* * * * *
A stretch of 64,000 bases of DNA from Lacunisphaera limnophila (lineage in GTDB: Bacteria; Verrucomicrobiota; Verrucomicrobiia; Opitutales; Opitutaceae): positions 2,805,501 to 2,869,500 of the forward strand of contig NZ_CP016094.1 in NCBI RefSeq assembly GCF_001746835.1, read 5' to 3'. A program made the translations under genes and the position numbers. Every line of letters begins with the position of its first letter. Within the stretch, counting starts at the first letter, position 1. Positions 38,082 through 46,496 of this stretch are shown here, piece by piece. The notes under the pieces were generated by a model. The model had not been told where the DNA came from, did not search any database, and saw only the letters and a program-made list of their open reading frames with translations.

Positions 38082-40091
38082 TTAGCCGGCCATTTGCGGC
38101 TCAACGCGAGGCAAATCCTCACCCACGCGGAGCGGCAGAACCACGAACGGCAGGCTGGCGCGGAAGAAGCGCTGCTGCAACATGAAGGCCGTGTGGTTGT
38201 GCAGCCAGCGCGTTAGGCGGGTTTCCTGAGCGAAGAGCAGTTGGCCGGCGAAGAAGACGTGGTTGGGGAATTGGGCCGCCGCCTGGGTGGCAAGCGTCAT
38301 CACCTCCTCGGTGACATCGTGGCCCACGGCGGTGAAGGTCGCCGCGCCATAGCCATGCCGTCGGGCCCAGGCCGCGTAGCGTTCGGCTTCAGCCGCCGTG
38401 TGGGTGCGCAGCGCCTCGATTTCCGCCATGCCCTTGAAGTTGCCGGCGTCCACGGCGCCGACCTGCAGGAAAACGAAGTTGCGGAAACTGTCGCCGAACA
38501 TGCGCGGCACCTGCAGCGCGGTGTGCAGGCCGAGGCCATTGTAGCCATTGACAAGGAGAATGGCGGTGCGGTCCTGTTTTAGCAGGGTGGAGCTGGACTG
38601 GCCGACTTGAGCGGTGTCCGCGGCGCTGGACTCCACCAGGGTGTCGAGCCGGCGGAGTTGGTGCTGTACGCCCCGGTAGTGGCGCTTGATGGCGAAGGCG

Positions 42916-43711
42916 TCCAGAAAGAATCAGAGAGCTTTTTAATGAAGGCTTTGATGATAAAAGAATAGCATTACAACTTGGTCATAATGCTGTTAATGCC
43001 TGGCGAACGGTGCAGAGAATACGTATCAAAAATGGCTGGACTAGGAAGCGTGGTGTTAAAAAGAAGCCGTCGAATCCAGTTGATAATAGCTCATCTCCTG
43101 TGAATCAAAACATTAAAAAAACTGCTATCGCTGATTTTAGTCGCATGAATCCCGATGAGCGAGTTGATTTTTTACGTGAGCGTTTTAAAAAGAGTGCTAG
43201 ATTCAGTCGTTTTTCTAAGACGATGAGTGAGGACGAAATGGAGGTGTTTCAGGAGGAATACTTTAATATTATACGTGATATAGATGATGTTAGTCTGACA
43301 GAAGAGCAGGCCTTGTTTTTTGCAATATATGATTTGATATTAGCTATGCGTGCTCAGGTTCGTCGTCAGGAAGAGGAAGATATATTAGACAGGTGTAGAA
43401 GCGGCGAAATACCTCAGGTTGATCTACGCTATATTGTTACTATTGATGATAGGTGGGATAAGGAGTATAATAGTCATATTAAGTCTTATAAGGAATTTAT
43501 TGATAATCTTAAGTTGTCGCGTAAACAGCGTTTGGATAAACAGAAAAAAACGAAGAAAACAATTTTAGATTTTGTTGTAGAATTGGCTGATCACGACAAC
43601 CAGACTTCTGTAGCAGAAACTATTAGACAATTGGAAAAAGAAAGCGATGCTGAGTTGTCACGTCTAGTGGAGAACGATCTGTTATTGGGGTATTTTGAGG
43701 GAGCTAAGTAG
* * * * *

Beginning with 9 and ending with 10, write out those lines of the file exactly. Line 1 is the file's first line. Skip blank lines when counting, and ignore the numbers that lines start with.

38601 GCCGACTTGAGCGGTGTCCGCGGCGCTGGACTCCACCAGGGTGTCGAGCCGGCGGAGTTGGTGCTGTACGCCCCGGTAGTGGCGCTTGATGGCGAAGGCG

Positions 42916-43711